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The government’s crime-prevention strategy has widened the remit of the Kosovo Intelligence Agency to include crimes ranging from murder to juvenile delinquency.
The Kosovo Intelligence Agency, KIA, set up to deal with matters of national security, is expanding its remit to cover crime prevention.
The KIA will be tasked with preventing murders, assaults, traffic offences, illegal gambling, loan sharks and even juvenile delinquency.
The National Strategy on Crime Prevention for 2013- 2017, which the government adopted on January 30, lays out the agency’s new responsibilities.
While much remains unclear about how the KIA’s new duties will be work in practice, the crime prevention strategy suggests that the KIA will in future identify people who are thought to be at risk of committing crimes.
The new duties mark a departure from what intelligence services normally do in the rest of the world, Kole Krasniqi, a University of Pristina law professor, remarked.
“By modern standards, an intelligence service deals only with gathering, selecting and processing information and delivering it to the government,” Krasniqi said.
The 2008 Law on the Kosovo Intelligence Agency conceived of it as a guardian of national security and national interests.
While the law envisaged the KIA providing intelligence on certain criminal activities, it left the scope fairly narrow.
The law also makes it clear that the KIA is not a police agency. It cannot arrest people, use force or initiate criminal proceedings.
“Robbery, thefts, assaults, general danger to the public, juvenile delinquency and other issues are the sole responsibility of police,” Krasniqi noted.
“The KIA should not deal with discovery of thefts and similar acts. Intelligence services are obliged to offer that [criminal] intelligence through official channels if they encounter information that would destabilise law and order,” he continued.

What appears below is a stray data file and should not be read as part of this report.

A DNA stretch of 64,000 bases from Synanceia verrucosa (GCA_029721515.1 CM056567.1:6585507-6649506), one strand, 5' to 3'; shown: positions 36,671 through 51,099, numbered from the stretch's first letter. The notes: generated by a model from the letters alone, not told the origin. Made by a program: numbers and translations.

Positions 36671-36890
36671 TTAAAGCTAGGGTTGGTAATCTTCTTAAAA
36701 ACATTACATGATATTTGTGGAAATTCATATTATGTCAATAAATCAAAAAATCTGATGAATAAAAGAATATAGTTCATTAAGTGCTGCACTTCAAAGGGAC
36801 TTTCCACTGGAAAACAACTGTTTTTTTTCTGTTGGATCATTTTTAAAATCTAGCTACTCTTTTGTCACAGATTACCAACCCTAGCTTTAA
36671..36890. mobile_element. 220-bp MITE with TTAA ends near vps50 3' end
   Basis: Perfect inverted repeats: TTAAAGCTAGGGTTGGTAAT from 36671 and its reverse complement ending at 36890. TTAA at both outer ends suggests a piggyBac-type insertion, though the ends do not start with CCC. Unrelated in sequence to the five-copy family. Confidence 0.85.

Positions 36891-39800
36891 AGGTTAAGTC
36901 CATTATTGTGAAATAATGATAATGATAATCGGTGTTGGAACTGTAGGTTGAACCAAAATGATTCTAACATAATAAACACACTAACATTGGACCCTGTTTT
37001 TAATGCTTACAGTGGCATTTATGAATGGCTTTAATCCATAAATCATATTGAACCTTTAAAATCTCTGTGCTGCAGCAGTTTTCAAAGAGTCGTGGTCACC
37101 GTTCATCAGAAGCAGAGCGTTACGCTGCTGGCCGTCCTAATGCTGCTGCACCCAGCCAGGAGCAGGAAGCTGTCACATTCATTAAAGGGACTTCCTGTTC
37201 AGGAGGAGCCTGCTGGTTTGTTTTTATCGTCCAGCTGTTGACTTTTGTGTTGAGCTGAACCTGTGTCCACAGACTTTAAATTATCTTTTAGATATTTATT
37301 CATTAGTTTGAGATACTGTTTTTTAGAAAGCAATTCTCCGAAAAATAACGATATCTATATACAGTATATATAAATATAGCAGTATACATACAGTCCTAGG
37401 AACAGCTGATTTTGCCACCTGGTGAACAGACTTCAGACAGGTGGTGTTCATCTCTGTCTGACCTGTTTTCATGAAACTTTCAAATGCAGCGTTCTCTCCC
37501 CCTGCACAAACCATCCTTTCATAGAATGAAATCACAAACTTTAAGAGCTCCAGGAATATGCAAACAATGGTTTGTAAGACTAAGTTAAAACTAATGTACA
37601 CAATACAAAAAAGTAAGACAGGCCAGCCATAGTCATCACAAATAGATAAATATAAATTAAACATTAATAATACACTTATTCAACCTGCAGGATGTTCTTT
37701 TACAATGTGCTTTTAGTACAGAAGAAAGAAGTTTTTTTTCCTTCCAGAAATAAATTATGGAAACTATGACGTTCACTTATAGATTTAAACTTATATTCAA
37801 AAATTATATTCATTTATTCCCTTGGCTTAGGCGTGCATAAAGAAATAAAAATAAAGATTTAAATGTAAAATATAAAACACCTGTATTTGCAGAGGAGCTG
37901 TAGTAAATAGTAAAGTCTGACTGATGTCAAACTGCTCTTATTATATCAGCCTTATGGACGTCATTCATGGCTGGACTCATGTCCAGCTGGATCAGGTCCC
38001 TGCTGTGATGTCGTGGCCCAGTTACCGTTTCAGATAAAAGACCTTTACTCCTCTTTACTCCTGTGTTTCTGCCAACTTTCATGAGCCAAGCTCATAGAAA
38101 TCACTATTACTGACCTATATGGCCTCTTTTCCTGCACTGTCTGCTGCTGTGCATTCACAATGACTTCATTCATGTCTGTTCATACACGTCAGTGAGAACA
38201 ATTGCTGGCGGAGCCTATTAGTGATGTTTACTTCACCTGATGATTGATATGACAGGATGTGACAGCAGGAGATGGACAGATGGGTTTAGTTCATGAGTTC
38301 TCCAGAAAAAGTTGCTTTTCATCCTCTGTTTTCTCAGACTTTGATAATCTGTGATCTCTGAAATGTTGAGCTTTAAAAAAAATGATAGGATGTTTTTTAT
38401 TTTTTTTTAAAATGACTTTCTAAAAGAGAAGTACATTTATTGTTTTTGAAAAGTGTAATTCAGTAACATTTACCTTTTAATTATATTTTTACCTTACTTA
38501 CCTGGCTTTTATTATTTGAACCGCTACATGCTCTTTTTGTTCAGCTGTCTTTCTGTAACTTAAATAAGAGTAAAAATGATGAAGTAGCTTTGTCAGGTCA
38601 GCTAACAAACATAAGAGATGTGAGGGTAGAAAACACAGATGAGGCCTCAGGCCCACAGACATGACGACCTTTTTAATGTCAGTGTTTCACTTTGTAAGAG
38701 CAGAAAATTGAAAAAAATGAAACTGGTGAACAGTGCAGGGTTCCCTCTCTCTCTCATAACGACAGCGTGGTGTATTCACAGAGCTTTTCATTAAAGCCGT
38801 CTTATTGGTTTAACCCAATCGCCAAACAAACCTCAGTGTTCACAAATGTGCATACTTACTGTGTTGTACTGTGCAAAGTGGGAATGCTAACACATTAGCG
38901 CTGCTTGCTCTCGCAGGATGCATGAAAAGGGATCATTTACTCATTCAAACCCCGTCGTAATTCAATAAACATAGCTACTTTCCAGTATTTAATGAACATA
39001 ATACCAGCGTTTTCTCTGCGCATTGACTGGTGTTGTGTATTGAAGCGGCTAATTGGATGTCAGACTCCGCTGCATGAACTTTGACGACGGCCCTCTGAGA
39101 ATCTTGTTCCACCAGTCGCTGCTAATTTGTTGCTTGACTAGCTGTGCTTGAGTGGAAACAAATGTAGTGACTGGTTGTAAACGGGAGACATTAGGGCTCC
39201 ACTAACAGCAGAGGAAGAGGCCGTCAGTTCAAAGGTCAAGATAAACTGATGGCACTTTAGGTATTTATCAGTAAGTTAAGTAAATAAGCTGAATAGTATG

The KIA does not appear to have a spokesperson, an email address or a phone number for public inquiries.
Albulena Haziri, secretary to the director of the KIA, Bashkim Smakaj, declined to respond to Balkan Insight regarding the agency’s new duties, citing national security concerns.
The Kosovo Police has its own intelligence operations.
A November 2012 EU report noted that the Kosovo Police that year had “achieved a single, centralised system of gathering, collating, analysing and disseminating intelligence data”.
The Ministry of Internal Affairs, which oversees the police, in a written response to Balkan Insight about the KIA’s role in traditional police matters, said the agency would “allow early access to collected information, which, in the majority of cases, makes possible the prevention of different criminal acts”.
The National Crime Prevention Strategy appears to mark yet another effort to place law enforcement under KIA auspices.
A law on wiretapping, proposed by Prime Minister Hashim Thaci’s government, would establish a clearing house for electronic surveillance within the KIA.
This single centre would administer wiretapping for both intelligence and law enforcement needs. This contradicts EU recommendations to separate those functions.
Parliament has yet to vote on the wiretapping law, however.
In two high-profile war crimes trials currently ongoing in Pristina, a series of witnesses have retracted previous statements alleging abuse at Kosovo Liberation Army detention centres.